If you’ve been reading these articles for any length of time, you know that I really don’t like batch painting.
“Why don’t you like batch painting, old fella?” I hear you cry.
Because it’s the Henry Ford Assembly Line Method applied to something that’s supposed to be fun and creative. It’s dry, it’s utilitarian, it’s mindless, it’s blah.
For the uninitiated, batch painting is when you have a group of miniatures – all part of the same army, etc. – that you’re going to paint in a similar color scheme. You start with one mini, apply a particular color, go on to the next mini and apply that color, and the next, and so on. Once you’ve finished with that color, you do the same thing, but with another color. Back and forth, back and forth, until you’ve got all your minis painted to your specifications. It’s the most efficient means of painting large numbers of minis I’ve ever seen. But it’s DULL.
For me, the fun of miniatures painting is when you’re working on a character, and, in jazz-musician fashion, improvising as you work, you’re deciding to try this new color or this new technique. And, at the same time, as the miniature takes shape, in your head you’re also sort of creating a personality and a history for this mini, something that you can apply to it once you finally get him on the table and he’s rampaging over the terrain.
Batch painting is, quite literally, the opposite of all of that.
So, I’m actually going back to batch painting right now, for the first time this year, because I have a warband of 20 Thugee Cultists from Bob Murch’s excellent Pulp Figures line to get done. They’re going to go up against a couple of different warbands I’ve already finished.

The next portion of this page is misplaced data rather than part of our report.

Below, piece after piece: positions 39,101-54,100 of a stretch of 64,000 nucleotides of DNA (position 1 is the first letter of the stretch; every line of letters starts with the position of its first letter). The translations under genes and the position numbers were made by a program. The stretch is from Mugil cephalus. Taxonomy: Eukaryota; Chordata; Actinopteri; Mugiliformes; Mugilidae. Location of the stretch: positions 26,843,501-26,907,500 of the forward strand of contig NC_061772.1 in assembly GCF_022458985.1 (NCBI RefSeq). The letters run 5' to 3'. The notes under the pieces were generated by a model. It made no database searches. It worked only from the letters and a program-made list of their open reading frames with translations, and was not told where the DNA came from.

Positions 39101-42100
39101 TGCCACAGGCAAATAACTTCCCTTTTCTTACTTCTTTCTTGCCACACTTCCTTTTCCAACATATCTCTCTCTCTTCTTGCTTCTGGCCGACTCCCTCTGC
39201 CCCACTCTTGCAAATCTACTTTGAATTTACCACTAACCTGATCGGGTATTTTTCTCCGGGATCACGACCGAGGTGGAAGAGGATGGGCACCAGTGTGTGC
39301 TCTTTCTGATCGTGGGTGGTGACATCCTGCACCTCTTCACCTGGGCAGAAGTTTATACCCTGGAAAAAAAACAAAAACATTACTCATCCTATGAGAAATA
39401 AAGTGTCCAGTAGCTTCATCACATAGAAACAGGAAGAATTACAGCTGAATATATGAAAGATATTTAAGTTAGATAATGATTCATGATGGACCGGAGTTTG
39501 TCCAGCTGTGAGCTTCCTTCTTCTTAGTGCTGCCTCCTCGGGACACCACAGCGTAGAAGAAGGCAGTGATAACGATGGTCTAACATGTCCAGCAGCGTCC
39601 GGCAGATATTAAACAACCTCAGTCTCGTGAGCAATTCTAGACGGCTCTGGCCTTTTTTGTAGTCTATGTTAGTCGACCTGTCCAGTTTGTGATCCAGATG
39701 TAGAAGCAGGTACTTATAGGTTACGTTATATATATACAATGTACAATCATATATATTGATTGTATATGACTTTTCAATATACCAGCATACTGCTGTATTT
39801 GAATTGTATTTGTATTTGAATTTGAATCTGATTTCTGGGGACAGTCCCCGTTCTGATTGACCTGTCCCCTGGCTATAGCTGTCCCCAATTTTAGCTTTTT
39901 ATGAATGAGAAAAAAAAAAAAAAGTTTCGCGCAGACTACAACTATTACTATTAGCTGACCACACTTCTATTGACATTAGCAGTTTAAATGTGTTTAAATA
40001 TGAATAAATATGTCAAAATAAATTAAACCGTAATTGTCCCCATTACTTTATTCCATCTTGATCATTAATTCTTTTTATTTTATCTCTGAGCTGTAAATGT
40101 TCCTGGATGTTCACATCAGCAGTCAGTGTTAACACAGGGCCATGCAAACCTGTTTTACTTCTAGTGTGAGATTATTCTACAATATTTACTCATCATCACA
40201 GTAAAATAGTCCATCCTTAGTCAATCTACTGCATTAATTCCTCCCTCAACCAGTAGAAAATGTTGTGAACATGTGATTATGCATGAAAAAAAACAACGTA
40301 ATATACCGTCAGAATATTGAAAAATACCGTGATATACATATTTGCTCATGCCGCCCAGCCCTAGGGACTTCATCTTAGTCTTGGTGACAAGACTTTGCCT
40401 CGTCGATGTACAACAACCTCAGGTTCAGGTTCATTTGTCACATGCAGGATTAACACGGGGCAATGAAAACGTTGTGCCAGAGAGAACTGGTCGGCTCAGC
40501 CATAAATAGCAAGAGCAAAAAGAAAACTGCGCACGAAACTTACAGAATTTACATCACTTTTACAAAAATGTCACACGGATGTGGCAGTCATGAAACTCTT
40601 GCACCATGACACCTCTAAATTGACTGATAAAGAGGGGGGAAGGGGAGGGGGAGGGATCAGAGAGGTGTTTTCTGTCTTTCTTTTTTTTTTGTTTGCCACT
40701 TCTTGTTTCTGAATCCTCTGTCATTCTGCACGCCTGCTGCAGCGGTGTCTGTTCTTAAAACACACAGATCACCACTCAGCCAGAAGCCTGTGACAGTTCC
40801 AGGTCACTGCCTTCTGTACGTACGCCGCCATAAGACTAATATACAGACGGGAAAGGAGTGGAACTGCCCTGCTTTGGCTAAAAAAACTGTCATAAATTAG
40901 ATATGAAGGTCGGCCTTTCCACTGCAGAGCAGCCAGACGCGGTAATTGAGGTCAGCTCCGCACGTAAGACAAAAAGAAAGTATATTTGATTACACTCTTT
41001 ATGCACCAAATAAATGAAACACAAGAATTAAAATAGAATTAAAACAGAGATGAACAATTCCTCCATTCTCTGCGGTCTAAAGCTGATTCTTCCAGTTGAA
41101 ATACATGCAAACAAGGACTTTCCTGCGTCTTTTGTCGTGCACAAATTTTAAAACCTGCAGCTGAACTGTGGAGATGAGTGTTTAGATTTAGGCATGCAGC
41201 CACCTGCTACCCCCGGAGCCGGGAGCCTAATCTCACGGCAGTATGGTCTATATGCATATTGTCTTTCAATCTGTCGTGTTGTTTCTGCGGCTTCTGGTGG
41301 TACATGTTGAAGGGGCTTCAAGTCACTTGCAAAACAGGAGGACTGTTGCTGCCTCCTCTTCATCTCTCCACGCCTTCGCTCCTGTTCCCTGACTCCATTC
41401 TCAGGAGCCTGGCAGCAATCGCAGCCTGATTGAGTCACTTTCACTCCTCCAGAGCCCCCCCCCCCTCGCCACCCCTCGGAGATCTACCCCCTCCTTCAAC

Now, it shouldn’t take long. They’re already all built and primed, and I’ve already laid down some initial colors. And they’re going to be pretty simple, because their outfits are going to be white, with a sepia wash, white drybrush, and spot color. Probably the easiest minis I’ve had to batch paint before – and I’ve done over 100 Death Guard.
Hobby procrastination, of course, came into play. I only just realized today that the reason I’d been focusing on panting hero minis lately is that I was trying to avoid putting the cultists on the assembly line. Well, no longer. On the conveyor they go.
Probably the biggest upside to batch painting is that, in the end, you actually do feel some accomplishment, because you’ve finished a big group of minis all at one time. You can cross that group off of the list. It’s a nice, warm feeling.
Now, please excuse me while I retire to my basement to paint. I shouldn’t be long. Like, a week. Or two. Who knows…
About the author;
Peter Kuebeck is a writer, gamer and award-winning mini-painter living in the Midwest. He wages a constant battle against the ever-growing tide of unpainted minis in his basement, and occasionally GMs role-playing game sessions with friends. Catch his hobby shenanigans on Twitter at @popculturecube